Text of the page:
Before I explain further, I’ll also add that our house is relatively alcohol-free. We just don’t like the stuff and never serve it unless guests bring it – and even then we forget half the time. The strongest alcohol in our house is a bottle of wine, at that. The strongly-enforced prohibition against alcohol is eased during these vacation weeks.

So, Elie called me last night. We’d discussed whether he was going to join his g’dud for the vacation or opt out. He wanted to try to be a part of it. He was excited that for most of the week, they would not be wearing uniforms. He even took the car Saturday night to buy another pair of regular pants that he could wear. The last time they had this g’dud vacation, the g’dud commander went out of his way to make sure all activities were “religious-friendly” – he was determined that his unit would spend the time together.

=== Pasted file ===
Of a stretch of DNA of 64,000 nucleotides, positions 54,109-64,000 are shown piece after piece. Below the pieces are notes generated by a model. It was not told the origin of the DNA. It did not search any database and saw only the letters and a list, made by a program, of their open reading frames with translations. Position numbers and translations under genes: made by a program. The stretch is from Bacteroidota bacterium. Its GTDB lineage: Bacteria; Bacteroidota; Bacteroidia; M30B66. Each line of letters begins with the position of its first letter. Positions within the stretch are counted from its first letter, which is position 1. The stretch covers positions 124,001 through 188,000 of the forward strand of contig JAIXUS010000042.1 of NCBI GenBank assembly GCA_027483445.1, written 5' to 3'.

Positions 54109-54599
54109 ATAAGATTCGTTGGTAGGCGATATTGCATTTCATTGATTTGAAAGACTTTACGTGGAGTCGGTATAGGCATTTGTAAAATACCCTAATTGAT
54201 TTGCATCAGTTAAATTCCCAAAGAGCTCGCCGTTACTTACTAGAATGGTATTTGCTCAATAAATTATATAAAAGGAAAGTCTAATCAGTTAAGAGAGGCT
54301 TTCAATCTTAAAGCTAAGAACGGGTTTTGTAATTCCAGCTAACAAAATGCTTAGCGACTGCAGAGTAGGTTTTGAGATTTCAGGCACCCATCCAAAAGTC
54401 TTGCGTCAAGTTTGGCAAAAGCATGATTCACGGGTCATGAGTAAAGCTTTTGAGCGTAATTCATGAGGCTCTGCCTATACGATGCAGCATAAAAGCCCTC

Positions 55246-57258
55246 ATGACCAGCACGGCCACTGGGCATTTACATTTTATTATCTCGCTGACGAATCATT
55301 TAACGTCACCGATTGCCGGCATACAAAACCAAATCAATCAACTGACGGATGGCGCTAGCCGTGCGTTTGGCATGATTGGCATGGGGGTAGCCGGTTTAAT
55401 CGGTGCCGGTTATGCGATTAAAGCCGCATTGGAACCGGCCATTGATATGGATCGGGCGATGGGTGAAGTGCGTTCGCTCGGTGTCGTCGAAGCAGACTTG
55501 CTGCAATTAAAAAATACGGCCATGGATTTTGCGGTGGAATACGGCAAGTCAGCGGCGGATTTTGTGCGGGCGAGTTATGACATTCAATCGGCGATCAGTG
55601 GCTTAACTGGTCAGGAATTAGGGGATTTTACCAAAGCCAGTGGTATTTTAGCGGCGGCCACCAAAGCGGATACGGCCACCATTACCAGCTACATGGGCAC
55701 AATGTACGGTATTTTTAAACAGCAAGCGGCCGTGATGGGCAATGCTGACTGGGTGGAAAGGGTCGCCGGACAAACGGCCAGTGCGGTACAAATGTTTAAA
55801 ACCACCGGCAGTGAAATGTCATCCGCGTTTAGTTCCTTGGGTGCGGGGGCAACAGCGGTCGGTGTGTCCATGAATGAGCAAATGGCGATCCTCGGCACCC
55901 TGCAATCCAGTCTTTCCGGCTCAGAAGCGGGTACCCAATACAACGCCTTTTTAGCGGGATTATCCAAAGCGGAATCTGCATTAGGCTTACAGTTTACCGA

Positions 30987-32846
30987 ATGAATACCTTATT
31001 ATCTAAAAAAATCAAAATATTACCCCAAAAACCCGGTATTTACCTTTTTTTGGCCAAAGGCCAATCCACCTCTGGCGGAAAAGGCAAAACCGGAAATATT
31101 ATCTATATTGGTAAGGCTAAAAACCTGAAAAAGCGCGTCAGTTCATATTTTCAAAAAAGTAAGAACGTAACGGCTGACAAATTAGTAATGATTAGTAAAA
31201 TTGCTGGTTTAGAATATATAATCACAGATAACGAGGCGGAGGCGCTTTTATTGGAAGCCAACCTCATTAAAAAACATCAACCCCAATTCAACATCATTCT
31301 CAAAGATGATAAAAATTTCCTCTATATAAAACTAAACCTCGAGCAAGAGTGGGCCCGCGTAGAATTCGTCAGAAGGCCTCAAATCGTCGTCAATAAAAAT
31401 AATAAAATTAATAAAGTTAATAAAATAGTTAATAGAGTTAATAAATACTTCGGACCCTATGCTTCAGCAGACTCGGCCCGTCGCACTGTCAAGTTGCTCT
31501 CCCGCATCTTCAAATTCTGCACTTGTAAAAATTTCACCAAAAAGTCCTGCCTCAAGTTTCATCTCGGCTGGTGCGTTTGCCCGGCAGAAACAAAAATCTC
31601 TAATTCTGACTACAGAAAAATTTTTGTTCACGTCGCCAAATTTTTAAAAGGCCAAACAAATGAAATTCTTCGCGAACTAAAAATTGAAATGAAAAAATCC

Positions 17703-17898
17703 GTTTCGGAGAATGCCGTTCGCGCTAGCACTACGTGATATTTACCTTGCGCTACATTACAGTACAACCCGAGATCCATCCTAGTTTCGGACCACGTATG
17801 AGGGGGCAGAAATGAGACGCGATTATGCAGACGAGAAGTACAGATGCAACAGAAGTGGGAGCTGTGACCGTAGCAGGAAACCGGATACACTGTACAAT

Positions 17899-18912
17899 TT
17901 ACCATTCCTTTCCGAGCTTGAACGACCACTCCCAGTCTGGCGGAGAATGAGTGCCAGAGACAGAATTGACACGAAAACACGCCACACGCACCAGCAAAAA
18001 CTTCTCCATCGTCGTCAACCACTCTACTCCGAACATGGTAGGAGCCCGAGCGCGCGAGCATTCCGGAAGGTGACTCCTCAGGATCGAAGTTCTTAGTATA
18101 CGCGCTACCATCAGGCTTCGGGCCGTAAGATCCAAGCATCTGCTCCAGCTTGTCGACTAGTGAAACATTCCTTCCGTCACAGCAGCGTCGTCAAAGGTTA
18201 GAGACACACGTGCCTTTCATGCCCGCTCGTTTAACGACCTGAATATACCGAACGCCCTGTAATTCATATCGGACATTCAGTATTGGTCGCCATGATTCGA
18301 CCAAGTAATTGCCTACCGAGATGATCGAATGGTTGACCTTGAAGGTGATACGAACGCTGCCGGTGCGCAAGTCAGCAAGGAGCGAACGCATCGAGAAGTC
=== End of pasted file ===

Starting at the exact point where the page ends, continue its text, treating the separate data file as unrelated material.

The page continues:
Elie wasn’t sure what would happen, if the same care had gone into planning this week or not. All he knew was that they were to meet in Ashkelon Sunday morning. I was surprised, therefore, to see that I’d missed his call last night and so I quickly called him back.

“It’s a kfar nofesh,” Elie explained.

“OK,” I answered.

“Do you know what that means?” Elie asked. Yes – a vacation resort. An all-enclosed party village for a lot of young people to have a good time. There’s probably a bar and dancing. Great for many boys looking to have fun; not really something that Elie’s crowd would enjoy.

“We called the rabbi today,” Elie told me. “He’s arranged for us to go to Jerusalem tomorrow and then maybe I can go to the mechina for a few days. They’re dedicating the new Beit Midrash on Wednesday.”